An adaption of an article written by local resident, G. Croft in 1943|
Meredith is one of the oldest townships in the state of Victoria. It was a place of some importance long before road or railway was introduced. When gold was first discovered at nearby Buninyong, Ballarat, Steiglitz and Bendigo, most of the traffic to those places started from Geelong and came through Meredith by bullock teams along bush tracks.
The track through the dense bush entered Meredith at a place known as Ross's Bridge, traveling north until crossing the Coolebarghurk Creek around 50 metres from Dickmans bridge. The track then passed through where the State School now stands and continued up the old Lal Lal road through Mt. Doran to Buninyojng and Ballarat.
A road was later made between Geelong and Ballarat. There was immense traffic moving along it, strings of horse drawn wagons and coaches all passing through and pulling up at Meredith, where there were large stables and accommodation in very fine hotels.
The first hotel was "Watson's" and it stood on the bank of the creek near the old crossing north of Dickmans bridge. The old "Royal" was kept by Neugent & Gosling. The "Stag & Hounds" built and kept by Knox. The "Crown" built by Knox but kept by Patrick O'Keefe.
The first public school stood on the spot where the English Parish Hall now stands and the teacher was Vickers.
The first store was kept by Connor and O'Brien and another was kept by Draper in the present home of Mr. A Wells.
The first bootmaker was William Wilkinson, the first Sadler was John Armstrong, the first Blacksmith was Michael Ward who shoed Cobb & Co. Coach horses when that road was first made, the first Post Office was a one room on the site of the Soldiers Memorial. The first engineer was Alan Robertson and the second was Hamilton. The first butcher was William Dickman.
The Coolegabank creek that runs through Meredith can claim the distinction of once being the haunt of the bush ranger "Melville".
The cricket ground in the early days was the home of a Black-fellows camp and they have been known to roast a bullock there.
In the long ago Meredith had a very fine cricket team, which was able to make over 200 off Jack Worrell, who the following year was a member of the Australian Eleven to England as a bowler.
Meredith was once a dense bush and for many years a large trade was done in firewood being sent to Ballarat, Geelong, Lara and Melbourne. It was common thing to see as much as 21 trucks of wood sent off each day from the station.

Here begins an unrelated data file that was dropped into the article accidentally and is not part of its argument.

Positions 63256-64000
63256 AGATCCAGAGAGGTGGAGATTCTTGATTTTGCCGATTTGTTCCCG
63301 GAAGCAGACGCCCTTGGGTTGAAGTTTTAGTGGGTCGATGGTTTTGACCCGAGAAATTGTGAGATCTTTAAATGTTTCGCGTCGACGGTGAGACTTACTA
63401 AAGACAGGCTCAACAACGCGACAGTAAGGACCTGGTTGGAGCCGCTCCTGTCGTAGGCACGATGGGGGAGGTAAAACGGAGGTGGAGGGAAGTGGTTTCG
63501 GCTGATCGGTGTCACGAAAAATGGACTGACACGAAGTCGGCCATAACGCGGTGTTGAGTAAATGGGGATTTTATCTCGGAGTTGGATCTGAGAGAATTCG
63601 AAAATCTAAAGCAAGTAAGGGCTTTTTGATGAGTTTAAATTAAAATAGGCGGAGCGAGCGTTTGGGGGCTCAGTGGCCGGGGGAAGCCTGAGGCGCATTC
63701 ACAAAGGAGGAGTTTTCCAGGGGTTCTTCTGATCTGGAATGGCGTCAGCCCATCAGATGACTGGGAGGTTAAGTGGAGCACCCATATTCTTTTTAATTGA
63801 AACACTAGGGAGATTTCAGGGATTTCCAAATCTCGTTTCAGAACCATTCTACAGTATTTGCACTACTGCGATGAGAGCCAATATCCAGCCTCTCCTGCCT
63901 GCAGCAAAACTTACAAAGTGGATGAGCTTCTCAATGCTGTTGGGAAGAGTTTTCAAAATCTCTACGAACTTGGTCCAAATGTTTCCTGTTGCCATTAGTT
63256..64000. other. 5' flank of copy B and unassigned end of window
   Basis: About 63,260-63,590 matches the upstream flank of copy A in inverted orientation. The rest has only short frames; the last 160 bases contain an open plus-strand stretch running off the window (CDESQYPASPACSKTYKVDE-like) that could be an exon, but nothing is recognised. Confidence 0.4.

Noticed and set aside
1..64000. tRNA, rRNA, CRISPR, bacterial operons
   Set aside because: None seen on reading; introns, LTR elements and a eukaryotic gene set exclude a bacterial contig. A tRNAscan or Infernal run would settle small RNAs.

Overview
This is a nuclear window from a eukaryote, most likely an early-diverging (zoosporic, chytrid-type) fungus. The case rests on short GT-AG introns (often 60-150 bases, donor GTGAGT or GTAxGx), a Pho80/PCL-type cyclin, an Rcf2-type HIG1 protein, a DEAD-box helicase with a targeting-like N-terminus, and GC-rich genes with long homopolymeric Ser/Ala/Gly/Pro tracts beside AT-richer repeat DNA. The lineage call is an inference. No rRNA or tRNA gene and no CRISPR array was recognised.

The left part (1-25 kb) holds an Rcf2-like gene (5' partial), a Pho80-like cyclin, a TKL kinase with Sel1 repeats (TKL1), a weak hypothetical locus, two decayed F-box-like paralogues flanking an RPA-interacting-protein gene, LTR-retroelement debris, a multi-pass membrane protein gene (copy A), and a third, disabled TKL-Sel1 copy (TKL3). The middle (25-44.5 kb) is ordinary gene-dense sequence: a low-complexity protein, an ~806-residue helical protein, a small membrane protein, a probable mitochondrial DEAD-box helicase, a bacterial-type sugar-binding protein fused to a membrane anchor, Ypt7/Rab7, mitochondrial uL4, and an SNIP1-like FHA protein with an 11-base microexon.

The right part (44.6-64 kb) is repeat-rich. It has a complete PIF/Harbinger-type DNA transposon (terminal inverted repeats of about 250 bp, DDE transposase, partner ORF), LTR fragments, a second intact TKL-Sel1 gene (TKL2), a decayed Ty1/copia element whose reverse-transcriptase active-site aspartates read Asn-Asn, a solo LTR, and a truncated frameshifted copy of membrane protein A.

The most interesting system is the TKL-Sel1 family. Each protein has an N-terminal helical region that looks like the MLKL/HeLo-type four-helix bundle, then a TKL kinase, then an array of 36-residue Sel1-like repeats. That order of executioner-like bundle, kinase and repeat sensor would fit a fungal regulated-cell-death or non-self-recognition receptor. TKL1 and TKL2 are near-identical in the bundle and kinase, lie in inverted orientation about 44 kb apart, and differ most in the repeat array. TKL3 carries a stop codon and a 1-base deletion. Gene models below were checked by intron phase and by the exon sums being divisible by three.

Within two or three miles of the township a good deal of gold has been found, the fist records is that of a German who found gold in a gully known as Monroes gully. Some of the early pioneers of those early days said the German made a fortune in that gully and then returned home to Germany. As we know it was alluvial and the sinking was only a few feet, the small mounds of earth are to be seen there today. The German did not get all the gold, as years after a man name Copperwaite told me that he worked in that gully and the alluvial then was work 1.10.0 a bucket. Granite mining was not known in those days.
In 1862, after the road had been in existence for some years, the railway was built between Geelong and Ballarat. Over time this meant the deal knell to a great extent of the many townships along the road, but Meredith held its own, as it was half way between Geelong and Ballarat and the centre of a large district.
At the time the road and railway were being made there were 10 Policeman stationed in Meredith. There were many buildings in the Police paddock, such as the headquarters, the jail (built of slough logs) and the courthouse. In later years the courthouse was shifted and became John Armstrong's store, now in the year 1943 it is still doing duty as Mrs. Frazer's Drapers shop.
In conclusion I have brought this article up to a stage that covers the early history of Meredith.
The memory of the distant past is now only known to one or two and I have endeavored to picture once again before it is too late.